Leave all this complex talk, why is US acting as a Chacha Choudhary in a REGIONAL CONFLICT? What business is it of US to get involved in Ukraine issue at all? Did Russia or the world sanction US for all its terrible crimes, including the worst one ― invasion of Iraq? Did Russians give military support to Iraqis fighting Americans?

    Won’t even get into Kotkin’s ridiculous claims of full scale invasion of Ukraine, which ALL military analysts know is a US propaganda considering the number of troops that Russia deployed in Ukraine, and his comic mentions of US democracy as a filtering mechanism for correct information when US actively blocks Russian voice which has resulted in a class of zombies like him, whose most profound thesis of why war happened is because Putin is insane.

    My recommendation: Listen to top Pentagon advisor Doug Macgregor on the issue.


    1. Keshav,

      I would like to think that you have heard of the phrase “fog of war”. Fog of war is a temporary phenomenon, the fog lifts eventually.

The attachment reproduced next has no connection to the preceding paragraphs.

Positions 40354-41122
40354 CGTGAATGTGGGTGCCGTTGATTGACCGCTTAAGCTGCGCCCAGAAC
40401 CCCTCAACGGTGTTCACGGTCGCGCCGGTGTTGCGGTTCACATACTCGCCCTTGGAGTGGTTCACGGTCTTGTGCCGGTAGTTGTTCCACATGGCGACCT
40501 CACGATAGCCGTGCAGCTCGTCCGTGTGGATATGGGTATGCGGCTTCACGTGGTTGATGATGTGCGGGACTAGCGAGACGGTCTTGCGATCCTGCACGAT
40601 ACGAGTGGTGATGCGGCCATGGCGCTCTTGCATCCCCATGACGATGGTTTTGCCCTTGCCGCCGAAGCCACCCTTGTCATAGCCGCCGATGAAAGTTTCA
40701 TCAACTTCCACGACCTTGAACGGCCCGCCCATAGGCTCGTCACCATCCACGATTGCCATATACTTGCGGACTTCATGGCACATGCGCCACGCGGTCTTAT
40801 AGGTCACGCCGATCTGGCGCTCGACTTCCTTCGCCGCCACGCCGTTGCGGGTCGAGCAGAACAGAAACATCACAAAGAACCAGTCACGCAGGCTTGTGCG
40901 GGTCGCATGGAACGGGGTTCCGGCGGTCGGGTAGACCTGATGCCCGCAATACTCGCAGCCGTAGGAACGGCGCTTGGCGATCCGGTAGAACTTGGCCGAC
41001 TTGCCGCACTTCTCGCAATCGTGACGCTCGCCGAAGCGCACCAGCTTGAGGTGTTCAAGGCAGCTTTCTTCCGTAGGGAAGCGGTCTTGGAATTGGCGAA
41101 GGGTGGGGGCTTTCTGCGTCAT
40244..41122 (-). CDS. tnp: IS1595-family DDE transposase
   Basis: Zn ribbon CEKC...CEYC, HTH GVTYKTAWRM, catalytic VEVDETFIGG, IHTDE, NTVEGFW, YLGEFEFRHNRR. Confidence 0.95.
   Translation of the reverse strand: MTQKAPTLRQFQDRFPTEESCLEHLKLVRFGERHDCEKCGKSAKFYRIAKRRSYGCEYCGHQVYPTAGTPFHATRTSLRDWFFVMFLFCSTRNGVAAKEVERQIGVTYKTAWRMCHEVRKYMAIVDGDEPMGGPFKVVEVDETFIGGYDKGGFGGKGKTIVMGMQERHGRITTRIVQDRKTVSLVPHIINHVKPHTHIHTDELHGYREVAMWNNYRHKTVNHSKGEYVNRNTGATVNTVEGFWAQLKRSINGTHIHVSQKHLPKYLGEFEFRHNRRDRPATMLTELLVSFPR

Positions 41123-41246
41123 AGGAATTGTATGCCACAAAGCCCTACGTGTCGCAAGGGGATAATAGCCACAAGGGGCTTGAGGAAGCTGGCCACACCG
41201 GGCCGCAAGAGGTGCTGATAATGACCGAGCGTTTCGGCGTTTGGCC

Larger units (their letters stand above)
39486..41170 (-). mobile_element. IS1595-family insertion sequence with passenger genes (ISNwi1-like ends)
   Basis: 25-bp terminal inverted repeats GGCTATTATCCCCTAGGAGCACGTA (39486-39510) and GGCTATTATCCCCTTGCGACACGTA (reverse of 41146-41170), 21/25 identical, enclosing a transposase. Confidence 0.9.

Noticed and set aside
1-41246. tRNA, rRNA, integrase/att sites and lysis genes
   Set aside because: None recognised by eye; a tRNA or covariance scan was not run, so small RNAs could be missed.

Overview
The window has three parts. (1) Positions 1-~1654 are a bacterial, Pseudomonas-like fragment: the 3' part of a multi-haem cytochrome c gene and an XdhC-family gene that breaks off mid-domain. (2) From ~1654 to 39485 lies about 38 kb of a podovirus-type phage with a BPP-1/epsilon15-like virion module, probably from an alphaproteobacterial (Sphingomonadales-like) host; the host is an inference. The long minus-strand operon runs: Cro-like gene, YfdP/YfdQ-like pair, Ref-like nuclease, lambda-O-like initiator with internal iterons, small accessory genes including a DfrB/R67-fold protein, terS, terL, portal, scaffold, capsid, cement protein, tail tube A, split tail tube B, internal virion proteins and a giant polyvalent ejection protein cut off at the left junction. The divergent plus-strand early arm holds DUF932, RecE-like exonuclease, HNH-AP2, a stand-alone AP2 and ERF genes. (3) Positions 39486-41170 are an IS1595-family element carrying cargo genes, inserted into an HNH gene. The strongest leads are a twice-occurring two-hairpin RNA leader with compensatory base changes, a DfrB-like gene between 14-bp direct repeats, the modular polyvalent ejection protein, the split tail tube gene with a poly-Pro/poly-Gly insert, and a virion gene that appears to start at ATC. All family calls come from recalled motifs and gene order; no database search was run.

Having said that, I have realized that there is something call “brain rot of war” and I suspect it is permanent. It makes one lose their basic reasoning skills, critical thinking and other cognitive abilities that are required to exist as a functioning adult. Or perhaps the war only exposes the rot which already existed.


      1. As a side note and completely unrelated to anything in Atanu’s post or the comment thread I would like to mention that the best defense of Russian invasion is not coming from Russia but from USA. People are quoting American journalists, American tv anchors and ex-CIA people, Greenwald etc. In comparison to that anything put up by Russia looks like a joke.


    2. Why did USSR start expansionist wars to spread the poisonous Communism all over the world??
      Eastern Poland and other Slavic region that has suffered from imperialism of Russia from Czarist era and beyond. That’s the reason why a software engineer in Western Ukraine has picked up a gun and fighting for freedom